Alternative Outcome Measures (with Examples) to Behavioral Reward-Based Approach in School Occupational Therapy

Why Not Behavioral in School

In a recent blog post, I discussed the limitations of the rewards-based behavioral approach commonly used in schools. I highlight how relying solely on external incentives can have negative effects, such as a short-term focus, dependency on rewards, diminished interest in learning, unrealistic expectations, competition, narrow task focus, and a loss of intrinsic satisfaction. Extrinsic motivation techniques has a potential to undermine students’ overall motivation in the long run.

Instead, occupational therapists can play a crucial role in addressing these concerns by adopting a strengths-based and intrinsic motivation approach. By focusing on students’ individual strengths, setting personalized goals, promoting autonomy and competence, and creating a supportive learning environment, therapists can foster intrinsic motivation, self-determination, and meaningful engagement. The post also mentions the importance of incorporating cooperative learning strategies, problem-solving initiatives, and relevant activities to further enhance students’ motivation and academic performance.

One way we as occupational therapy practitioners can assess the success of our interventions is with outcome measures. The following is a list of measures that fit well with an alternative or complementary approach to behavioral reward-based approaches for students in schools.


While there isn’t a specific standardized measure for assessing engagement in meaningful activities, therapists can use qualitative methods, such as structured interviews or activity logs, to gather subjective information about the individual’s level of interest, enjoyment, and motivation in activities that are personally meaningful to them.

Engagement in meaningful activities captures the holistic nature of occupational therapy. It considers the individual’s unique interests, values, and goals, recognizing that each person has different motivations and aspirations. By focusing on meaningful activities, therapists assess the overall impact of interventions on an individual’s life satisfaction and well-being. For example, a student who finds social interactions challenging may be encouraged to engage in activities such as cooperative group projects, peer mentoring programs, or participation in extracurricular clubs aligned with their personal interests. By focusing on meaningful activities that address their socialization difficulties, therapists can gauge the impact of interventions on the student’s overall well-being and social integration.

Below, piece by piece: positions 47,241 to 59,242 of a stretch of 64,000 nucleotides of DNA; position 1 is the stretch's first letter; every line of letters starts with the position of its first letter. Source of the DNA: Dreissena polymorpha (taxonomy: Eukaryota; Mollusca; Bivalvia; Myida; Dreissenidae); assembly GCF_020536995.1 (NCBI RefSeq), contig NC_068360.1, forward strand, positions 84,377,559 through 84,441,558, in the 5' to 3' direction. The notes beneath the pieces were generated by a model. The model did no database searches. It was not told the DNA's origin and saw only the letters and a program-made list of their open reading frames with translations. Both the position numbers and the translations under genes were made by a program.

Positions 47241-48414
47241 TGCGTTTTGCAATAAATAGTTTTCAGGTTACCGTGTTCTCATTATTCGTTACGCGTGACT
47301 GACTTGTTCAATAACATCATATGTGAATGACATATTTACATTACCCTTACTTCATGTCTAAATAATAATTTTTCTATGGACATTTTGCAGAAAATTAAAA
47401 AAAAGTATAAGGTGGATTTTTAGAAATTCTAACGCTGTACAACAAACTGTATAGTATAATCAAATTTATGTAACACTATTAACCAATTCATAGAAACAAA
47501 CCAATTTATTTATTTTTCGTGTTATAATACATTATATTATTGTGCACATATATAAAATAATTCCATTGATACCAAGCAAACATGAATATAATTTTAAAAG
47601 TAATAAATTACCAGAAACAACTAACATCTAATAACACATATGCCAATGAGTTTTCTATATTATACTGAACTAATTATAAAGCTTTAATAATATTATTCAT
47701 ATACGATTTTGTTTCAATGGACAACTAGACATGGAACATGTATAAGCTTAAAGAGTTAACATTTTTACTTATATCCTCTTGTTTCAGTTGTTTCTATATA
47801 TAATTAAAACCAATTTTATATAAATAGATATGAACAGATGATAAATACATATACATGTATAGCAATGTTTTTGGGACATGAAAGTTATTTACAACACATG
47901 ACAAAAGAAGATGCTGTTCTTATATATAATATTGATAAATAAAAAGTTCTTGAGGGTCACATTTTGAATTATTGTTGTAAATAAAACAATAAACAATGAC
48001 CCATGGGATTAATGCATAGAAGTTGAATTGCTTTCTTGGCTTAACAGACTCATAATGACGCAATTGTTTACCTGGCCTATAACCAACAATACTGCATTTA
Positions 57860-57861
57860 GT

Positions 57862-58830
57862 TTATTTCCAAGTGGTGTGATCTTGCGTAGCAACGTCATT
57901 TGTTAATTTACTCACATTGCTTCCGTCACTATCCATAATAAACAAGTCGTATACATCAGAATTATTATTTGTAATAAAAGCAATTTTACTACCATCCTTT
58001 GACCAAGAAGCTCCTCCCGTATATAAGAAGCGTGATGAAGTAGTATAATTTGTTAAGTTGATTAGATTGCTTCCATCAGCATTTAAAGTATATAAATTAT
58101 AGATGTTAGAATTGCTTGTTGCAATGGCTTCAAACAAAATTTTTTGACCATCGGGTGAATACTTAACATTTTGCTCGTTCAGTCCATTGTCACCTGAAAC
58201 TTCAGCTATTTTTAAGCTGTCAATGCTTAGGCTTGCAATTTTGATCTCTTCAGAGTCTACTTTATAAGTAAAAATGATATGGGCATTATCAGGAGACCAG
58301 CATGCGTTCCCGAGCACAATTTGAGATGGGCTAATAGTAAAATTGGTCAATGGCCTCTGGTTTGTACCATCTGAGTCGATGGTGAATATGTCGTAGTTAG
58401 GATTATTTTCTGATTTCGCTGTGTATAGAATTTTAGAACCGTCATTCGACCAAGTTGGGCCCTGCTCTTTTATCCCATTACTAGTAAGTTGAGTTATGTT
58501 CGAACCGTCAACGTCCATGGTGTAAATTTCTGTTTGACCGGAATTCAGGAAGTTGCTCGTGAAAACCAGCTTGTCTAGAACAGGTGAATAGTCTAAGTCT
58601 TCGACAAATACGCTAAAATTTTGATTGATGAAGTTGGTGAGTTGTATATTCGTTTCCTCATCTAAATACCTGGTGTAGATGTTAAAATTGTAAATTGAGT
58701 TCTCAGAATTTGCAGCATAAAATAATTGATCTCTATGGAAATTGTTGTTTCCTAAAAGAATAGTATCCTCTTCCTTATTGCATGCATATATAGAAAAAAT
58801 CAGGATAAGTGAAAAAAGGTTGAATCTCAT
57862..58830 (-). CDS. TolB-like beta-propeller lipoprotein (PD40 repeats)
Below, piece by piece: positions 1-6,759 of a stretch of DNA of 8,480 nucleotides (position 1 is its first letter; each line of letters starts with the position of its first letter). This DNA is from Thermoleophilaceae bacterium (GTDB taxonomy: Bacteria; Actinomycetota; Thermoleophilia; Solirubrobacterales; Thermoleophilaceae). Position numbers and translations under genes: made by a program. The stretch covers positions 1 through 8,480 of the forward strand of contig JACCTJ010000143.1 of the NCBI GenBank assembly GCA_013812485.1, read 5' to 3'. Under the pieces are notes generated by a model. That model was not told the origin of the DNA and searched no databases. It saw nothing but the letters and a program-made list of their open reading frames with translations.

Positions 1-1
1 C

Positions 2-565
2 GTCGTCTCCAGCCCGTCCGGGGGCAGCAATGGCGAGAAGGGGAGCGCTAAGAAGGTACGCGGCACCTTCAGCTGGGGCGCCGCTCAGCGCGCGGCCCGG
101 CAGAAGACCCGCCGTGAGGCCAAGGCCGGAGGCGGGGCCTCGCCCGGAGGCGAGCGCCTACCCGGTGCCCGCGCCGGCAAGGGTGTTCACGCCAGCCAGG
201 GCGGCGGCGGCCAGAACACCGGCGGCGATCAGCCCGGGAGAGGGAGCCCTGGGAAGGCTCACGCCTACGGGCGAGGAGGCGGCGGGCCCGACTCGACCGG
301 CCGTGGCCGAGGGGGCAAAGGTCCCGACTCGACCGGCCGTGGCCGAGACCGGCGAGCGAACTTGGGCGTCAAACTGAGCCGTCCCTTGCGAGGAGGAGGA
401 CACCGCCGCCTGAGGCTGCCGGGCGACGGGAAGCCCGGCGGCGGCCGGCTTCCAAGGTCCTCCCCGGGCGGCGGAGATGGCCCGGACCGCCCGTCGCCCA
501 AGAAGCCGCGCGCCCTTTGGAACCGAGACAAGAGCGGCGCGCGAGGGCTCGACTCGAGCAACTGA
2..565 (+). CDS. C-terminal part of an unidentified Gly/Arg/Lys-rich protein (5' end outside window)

Meaningful activities inherently tap into intrinsic motivation. When individuals engage in activities that align with their personal values and interests, they are more likely to be intrinsically motivated to participate and invest effort. This differs from a reward-based approach that relies on external incentives, as intrinsic motivation is driven by internal factors, such as enjoyment, curiosity, and a sense of autonomy. For instance, an occupational therapist may introduce therapeutic activities that incorporate the student’s favorite hobbies or interests. If a student is passionate about art, the therapist could incorporate art-based projects that involve fine motor skills development, social collaboration, and attention to detail. By aligning interventions with the student’s intrinsic interests, therapists can foster engagement and motivation to participate in meaningful activities.

Engagement in meaningful activities promotes sustainable behavior change. When individuals find purpose and satisfaction in the activities they perform, they are more likely to continue engaging in them over time, even in the absence of external rewards. For example, this could involve writing letters to pen pals, creating personalized journals, or engaging in collaborative writing projects with peers. This is in contrast to a reward-based approach, which may yield short-term compliance but may not foster long-term engagement and growth.

Meaningful activities allow for personalized goal setting. By understanding an individual’s interests, strengths, and aspirations, therapists can collaboratively set goals that align with the person’s values and desires. For instance, a student struggling with attention difficulties may work with the occupational therapist to set goals related to staying focused during classroom activities. These goals could involve engaging in interactive learning tasks that align with the student’s interests, such as hands-on science experiments or project-based assignments. This promotes a sense of ownership, self-determination, and intrinsic motivation to work towards these goals, enhancing the individual’s engagement and investment in the therapy process.